‘Prrlll obbel lell,’ Ophal sighed, placing the oil lamp on a nearby ledge and then accepting the king’s command. Twisting one end of the tube broke a seal and the ambassador probed with a greenish finger until he was able to pull out the vellum. Unfurling it, Ophal peered close, eyes tracking the script. His tongue slithered out again, this time from one corner of his mouth, then retreated once more. ‘Ahh, prrlll. Flluth villl rrrh na.’
Beetle’s brows lifted. ‘This very night? Very well. Shall I await the reply?’
Ophal nodded, and then sighed again. ‘Mah yull thelff hathome.’
The courier bowed a second time.
The ambassador gestured down at the slow-worm, ‘Eemlee, prrlll come!’
Ophal retreated from whence he came, the slow-worm slithering after him.
Beetle walked over to one of the settees and carefully sat down, ensuring that he crushed nothing. It was going to be a long night. He watched a spider chase a mouse across the floor.
* * *
‘We do it tonight,’ said Plaintly Grasp, leaning over the ale-stained table, the one always reserved for her at the very back of Pink’s Tavern. She ran a finger through a pool of ale, making a stream to the table’s edge, and watched it drain.
‘Hey,’ growled Barunko, ‘something’s wet my crotch.’ He straightened slightly, glaring about.
‘You’re always saying that,’ observed Symondenalian Niksos—known to many as The Knife. He was playing with one of his daggers, the blade slipping back and forth and under and over his scarred, cut-up hand. The blade twisted and he winced, but continued his manipulations. ‘Tonight, is it? I’m ready. I’ve been ready for a week.’
Scowling across at him, Plaintly said, ‘She was arrested only two nights ago, you idiot. And stop that, you’re dripping blood all over the table again.’ She looked to the others. In addition to Barunko—their muscle—and Symondenalian Niksos, who couldn’t recall seeing a back he didn’t want to stab, there was Lurma Spilibus, who’d never met a lock she couldn’t pick or a purse she couldn’t snatch, her red tangle of curly hair piled high and wayward, her triangular face bulging at one cheek with a wad of pulped Prazzn, her eyes perpetually crossed as she squinted at the tankard cradled in her hands.
Beside Lurma and huddled together, Mortari and Le Groutt, master burglars who’d yet to meet a wall they couldn’t scale. Mortari was the smaller of the two, with a pinched face and the manic eyes of a terrier needing to piss. He was panting slightly in the fug of the tavern. Leaning hard against his left shoulder was Le Groutt, swarthy and snaggle-toothed, showing his broad and possibly witless yellow grin, his head bobbing as he looked about, habitually assessing walls, railings, ledges and whatever else a man might climb.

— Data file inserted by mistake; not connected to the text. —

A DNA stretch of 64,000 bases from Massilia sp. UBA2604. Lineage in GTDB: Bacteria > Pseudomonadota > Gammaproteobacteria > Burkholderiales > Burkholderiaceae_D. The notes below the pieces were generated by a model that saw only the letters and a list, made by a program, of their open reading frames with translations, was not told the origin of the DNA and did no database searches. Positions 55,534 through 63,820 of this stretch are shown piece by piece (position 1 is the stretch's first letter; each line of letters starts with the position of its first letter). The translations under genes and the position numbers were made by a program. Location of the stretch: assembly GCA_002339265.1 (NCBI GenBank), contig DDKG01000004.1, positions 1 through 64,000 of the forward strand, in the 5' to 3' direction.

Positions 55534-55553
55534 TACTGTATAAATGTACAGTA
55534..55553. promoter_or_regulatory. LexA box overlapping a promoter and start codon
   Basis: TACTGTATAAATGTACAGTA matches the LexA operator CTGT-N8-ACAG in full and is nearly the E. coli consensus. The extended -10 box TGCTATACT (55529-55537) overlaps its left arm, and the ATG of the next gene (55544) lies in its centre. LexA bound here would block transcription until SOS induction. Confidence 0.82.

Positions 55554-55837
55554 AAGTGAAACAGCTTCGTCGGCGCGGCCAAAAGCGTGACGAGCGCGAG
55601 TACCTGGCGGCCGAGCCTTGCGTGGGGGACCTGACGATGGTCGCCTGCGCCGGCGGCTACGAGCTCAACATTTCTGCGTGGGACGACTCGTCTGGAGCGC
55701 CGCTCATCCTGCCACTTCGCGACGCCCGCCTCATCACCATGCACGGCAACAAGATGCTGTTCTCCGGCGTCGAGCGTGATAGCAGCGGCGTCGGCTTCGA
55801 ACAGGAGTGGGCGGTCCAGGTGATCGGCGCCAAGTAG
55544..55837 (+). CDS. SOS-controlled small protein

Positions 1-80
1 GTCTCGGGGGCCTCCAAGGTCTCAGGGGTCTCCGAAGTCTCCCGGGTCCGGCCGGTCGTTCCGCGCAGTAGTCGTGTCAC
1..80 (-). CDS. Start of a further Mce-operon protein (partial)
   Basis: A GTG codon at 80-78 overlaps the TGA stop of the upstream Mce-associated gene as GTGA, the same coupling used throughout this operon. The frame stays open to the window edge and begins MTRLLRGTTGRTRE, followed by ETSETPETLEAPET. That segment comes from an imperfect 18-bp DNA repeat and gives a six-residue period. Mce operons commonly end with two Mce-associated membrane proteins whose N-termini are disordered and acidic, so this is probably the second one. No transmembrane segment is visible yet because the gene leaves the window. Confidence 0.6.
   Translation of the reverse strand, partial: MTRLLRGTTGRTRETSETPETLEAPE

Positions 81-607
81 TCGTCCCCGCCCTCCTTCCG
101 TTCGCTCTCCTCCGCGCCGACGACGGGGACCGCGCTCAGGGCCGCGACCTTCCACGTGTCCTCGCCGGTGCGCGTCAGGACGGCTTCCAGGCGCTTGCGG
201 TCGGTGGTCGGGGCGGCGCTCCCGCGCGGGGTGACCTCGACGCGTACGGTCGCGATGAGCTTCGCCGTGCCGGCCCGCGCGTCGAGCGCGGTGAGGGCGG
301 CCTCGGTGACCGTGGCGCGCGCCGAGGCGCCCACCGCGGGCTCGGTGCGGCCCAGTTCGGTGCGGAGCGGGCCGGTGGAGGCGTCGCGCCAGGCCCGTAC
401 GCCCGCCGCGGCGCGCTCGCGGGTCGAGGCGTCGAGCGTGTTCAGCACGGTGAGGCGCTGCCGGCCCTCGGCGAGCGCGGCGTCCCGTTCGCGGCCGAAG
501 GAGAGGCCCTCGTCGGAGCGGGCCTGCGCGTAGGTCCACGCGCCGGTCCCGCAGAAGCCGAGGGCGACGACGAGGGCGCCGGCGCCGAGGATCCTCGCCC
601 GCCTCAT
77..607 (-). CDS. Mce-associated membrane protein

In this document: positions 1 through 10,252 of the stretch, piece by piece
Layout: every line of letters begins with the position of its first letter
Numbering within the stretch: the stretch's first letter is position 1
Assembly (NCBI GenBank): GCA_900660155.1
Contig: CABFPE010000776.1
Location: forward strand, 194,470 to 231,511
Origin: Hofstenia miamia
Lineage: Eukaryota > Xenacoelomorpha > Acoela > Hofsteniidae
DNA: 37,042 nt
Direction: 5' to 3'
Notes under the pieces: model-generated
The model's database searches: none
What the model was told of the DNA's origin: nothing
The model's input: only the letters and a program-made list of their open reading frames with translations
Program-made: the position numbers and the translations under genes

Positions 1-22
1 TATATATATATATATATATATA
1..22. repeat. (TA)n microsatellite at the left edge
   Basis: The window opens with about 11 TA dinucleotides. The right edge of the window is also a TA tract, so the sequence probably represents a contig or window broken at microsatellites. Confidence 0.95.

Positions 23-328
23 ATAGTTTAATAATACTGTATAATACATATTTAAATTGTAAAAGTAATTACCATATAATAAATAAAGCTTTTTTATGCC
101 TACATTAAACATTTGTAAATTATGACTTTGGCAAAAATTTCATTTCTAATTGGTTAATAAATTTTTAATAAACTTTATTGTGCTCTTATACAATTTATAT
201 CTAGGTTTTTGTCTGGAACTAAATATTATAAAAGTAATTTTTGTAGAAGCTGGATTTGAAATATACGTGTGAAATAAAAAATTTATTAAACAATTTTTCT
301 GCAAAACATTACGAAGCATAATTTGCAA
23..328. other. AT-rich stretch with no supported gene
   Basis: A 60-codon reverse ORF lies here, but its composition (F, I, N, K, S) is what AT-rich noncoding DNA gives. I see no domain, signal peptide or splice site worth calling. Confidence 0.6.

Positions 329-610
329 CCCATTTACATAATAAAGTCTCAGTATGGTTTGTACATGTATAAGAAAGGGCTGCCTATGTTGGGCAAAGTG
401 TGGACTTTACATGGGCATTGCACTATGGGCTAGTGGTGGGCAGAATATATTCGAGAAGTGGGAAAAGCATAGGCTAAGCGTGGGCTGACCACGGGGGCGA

She studied them all, gauging, and then nodded. ‘So we’re back together,’ she said.
Le Groutt showed her his smile. ‘The Famous Party of Five.’
‘Infamous,’ drawled Symon The Knife. He flinched and the knife clattered to the tabletop. Sucking at his thumb, he glowered at Plaintly but said nothing more.
‘The Royal Palace,’ mused Lurma. ‘That won’t be easy. Who knows what that insane necromancer’s let loose in the crypts.’ She snapped up her crazed squint, shifted the wad in her mouth until it bulged the other cheek, and then said, ‘Barunko, you up to this? Could be demons. Revenants. Giant snakes.’
‘Unsubstantiated,’ cut in Plaintly. ‘He’s a usurper. That and nothing more. And the new Grand Bishop is a drooling simpleton. All this talk of sorcery and necromancy is just propaganda, to keep away people like us.’
‘Did I pee on myself?’ Barunko asked.
‘He’s arrested the Head of the Thieves’ Guild,’ Plaintly went on. ‘Our Mistress. Now maybe it’s been a few years since we all worked together, but we ain’t lost a step, not one of us. There’s nobody better in Farrog, and now the usurper’s declared war on our guild. We’re getting her out and we’re doing it tonight. One more time, the finest adventuring band of thieves this world has ever seen. So,’ she leaned back baring her teeth. ‘Is everyone ready for this?’
‘I’ve been ready for a week,’ said Symon The Knife, collecting up his blade and twirling it one-handed, until it slipped from his grasp and embedded itself in Barunko’s meaty thigh.
The huge man sat up straighter, looking around. ‘We in a fight? Is this a fight? Let me at ’im!’
Copyright © 2016 by Steven Erikson